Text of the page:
Bus plea to coun­cil

Coun­cil un­der pres­sure af­ter Glas­gow’s free bus U-turn

Rutherglen Reformer - - Front Page - Niki Ten­nant

South La­nark­shire Coun­cil have been chal­lenged to scrap changes to free school bus pro­vi­sion af­ter Glas­gow City Coun­cil per­formed a dra­matic u- turn on the is­sue.

The coun­cil agreed at the last month to ex­tend the dis­tance at which sec­ondary pupils can get a bus from two miles to three.

South La­nark­shire Coun­cil have been chal­lenged to “take a leaf out of Glas­gow City’s book” and do a U-turn on their stance over the cri­te­ria for free bus travel.

Last week, Glas­gow City Coun­cil’s Labour ad­min­is­tra­tion backed down on their de­ci­sion to scrap free school buses for hun­dreds of chil­dren, which aimed to save it around £615,000.

Par­ents’ tire­less cam­paign­ing to high­light the im­pact of the pro­pos­als on their kids, who were ex­pected to use walk­ing routes they deemed un­safe, paid off.

Now sin­gle mum Jackie Rinn, of Half­way, is con­grat­u­lat­ing Glas­gow City Coun­cil and call­ing for South La­nark­shire to fol­low suit.

Jackie, who lives on Mill Road, is adamant she will keep daugh­ter Ash­ley (12) away from Stonelaw High un­less the coun­cil pro­vide trans­port.

Last month, coun­cil­lors agreed to ex­tend the dis­tance for sec­ondary kids to re­ceive free buses from two miles to three, although chil­dren en­ti­tled to free school meals will still be el­i­gi­ble.

Par­ents liv­ing in West­burn, Half­way, Over­ton, Cairns, Gil­bert­field and parts of Drum­sagard have all been left fum­ing at the plans.

Jackie (49) said: “Par­tic­u­larly ap­proach­ing win­ter, there is no way there is a safe way to walk - and there are ter­ri­to­rial is­sues up there.

“Glas­gow City Coun­cil did the right thing by chil­dren and I think South La­nark­shire should fol­low suit. Con­sul­ta­tion leaves a lot to be de­sired. Af­ter April, we are ex­pected to get our chil­dren to school. It is di­vid­ing com­mu­ni­ties,” hit out Jackie.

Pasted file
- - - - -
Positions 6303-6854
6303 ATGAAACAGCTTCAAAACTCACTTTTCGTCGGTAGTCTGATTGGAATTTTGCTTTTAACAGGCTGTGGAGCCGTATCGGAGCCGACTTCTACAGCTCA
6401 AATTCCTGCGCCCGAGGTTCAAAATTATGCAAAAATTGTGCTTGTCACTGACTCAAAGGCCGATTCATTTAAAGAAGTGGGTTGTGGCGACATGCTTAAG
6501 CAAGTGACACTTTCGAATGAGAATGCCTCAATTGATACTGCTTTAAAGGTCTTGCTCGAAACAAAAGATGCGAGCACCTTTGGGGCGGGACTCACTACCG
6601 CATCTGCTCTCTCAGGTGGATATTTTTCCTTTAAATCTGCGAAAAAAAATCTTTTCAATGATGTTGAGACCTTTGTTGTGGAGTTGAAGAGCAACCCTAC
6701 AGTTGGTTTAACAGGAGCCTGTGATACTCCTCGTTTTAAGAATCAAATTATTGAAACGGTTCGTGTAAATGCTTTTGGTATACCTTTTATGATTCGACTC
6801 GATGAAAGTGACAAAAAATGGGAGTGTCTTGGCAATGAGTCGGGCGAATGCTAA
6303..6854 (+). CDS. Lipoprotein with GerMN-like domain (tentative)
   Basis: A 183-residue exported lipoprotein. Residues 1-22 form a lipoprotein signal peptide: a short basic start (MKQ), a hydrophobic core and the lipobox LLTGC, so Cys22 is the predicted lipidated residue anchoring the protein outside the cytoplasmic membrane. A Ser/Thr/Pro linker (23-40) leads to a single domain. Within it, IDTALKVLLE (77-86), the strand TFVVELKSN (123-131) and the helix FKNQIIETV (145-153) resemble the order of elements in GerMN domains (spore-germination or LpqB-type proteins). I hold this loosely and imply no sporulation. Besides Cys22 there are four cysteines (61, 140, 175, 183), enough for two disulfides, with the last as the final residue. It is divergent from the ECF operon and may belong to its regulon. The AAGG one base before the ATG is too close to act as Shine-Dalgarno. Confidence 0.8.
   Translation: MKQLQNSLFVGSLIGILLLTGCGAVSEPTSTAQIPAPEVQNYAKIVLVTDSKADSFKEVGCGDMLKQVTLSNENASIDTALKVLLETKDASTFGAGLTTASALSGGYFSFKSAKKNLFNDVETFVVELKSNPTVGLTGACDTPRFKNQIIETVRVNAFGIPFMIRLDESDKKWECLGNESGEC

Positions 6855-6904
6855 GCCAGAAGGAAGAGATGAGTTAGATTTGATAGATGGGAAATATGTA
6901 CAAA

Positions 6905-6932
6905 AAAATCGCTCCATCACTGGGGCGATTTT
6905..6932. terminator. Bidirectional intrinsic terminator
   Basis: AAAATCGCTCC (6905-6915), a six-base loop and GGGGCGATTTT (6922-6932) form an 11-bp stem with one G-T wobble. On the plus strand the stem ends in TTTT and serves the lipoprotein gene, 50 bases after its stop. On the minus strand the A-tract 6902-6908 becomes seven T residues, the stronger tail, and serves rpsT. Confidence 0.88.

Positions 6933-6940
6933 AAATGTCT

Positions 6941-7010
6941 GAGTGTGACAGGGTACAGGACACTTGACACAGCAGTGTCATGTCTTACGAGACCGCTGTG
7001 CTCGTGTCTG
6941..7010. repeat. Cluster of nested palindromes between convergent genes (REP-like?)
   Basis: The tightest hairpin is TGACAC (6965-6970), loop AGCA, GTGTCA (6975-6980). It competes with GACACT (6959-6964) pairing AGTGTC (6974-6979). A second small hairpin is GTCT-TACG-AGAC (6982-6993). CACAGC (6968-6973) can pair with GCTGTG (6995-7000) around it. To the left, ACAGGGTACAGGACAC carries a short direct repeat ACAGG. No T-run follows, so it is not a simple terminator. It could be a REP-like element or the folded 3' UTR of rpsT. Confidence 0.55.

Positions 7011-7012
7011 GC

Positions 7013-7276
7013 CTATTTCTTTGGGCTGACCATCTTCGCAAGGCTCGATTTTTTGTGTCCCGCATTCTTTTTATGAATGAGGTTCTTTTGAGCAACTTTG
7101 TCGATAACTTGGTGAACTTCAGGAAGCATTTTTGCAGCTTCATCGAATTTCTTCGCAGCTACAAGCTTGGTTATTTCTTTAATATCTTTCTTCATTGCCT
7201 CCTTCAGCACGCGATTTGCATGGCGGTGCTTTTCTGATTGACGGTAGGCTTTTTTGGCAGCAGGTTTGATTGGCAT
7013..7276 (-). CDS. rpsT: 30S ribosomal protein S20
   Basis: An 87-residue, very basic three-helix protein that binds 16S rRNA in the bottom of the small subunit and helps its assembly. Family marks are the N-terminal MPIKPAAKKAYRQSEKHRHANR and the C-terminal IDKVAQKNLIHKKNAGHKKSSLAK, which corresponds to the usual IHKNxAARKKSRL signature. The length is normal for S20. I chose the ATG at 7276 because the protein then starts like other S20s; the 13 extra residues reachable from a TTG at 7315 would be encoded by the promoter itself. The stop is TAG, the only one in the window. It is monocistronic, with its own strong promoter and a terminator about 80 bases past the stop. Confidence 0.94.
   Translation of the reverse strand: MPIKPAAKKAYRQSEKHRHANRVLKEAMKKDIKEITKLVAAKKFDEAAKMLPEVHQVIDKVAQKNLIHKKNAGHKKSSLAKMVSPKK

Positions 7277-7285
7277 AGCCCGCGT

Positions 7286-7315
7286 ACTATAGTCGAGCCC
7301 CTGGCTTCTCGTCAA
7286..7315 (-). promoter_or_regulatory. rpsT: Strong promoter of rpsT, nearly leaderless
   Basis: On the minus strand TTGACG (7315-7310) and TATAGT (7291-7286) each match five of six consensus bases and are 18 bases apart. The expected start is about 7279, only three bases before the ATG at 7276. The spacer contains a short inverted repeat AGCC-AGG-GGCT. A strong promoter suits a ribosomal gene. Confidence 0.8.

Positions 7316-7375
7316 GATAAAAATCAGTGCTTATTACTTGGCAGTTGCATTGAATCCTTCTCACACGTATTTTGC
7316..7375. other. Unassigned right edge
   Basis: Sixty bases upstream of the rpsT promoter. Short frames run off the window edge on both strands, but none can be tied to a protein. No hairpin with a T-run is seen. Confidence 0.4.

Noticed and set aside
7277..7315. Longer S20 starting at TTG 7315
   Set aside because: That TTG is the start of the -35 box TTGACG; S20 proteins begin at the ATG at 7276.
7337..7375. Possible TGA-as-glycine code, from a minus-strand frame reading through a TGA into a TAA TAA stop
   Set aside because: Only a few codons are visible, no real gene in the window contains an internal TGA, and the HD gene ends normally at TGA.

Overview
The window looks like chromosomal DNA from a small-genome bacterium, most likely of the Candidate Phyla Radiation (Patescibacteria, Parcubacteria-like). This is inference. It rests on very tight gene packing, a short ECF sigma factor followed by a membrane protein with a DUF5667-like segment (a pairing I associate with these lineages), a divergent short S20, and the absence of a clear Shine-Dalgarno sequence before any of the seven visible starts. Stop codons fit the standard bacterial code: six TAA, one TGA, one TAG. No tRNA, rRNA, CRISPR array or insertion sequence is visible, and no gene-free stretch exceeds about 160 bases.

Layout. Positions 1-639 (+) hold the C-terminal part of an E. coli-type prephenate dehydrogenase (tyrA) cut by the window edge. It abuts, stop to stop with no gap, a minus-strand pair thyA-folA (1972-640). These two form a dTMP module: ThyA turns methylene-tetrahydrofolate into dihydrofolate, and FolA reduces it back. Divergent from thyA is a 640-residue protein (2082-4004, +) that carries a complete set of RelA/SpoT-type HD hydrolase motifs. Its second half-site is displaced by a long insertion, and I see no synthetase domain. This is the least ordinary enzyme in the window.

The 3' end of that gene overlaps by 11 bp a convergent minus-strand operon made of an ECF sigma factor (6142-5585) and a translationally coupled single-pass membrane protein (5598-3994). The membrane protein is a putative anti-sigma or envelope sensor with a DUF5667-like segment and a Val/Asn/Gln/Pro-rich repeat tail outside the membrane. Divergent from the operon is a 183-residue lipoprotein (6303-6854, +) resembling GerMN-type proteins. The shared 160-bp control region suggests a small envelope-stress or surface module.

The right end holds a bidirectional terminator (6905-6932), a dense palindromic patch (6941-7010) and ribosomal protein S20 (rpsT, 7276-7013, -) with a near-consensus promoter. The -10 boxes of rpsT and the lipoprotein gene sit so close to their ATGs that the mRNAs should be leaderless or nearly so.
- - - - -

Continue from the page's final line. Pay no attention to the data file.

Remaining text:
“I am a Labour sup­porter but I will not be vot­ing for them. They have been told this is­sue will af­fect them at ev­ery level. There have been a num­ber of crashes on so-called safe walk­ing routes. We have been fight­ing over this for eight months now. I am to­tally dis­gusted with South La­nark­shire Coun­cil and the Labour party.”

Jackie, who says it would take Ash­ley at least an hour to walk to school, added: “I am re­ally quite hurt that peo­ple I voted for per­son­ally are not in sup­port of their con­stituents. South La­nark­shire Coun­cil could find other ways to make sav­ings. They put on big func­tions for golden wed­ding an­niver­saries, and I’m sure grand­par­ents would rather see grand­kids get­ting to school safely.”

An online pe­ti­tion col­lected nearly 5000 sig­na­tures and 900 peo­ple have lodged ob­jec­tions.

John Edgar, chair of Half­way Com­mu­nity Coun­cil ques­tioned why Glas­gow City - who have a £100m deficit - can re­verse their de­ci­sion, yet SLC with a £30m short­fall can­not: “We are ask­ing South La­nark­shire Coun­cil to have a change of heart as well.

“Hope­fully, they will see sense and keep the buses on.”

Point­ing out that SLC has built 125 new schools with more in the pipeline, an adamant coun­cil leader Ed­die McAvoy said the buses de­ci­sion has been made and will not be back tracked.

“There is not £ 1mil­lion avail­able to re­verse that de­ci­sion,” he in­sisted. “There is no room for ma­noeu­vre. The Scot­tish Gov­ern­ment made our de­ci­sion for us with a £3.5m cut in grant.”

Bus stop Par­ents and chil­dren have cam­paigned against the changes

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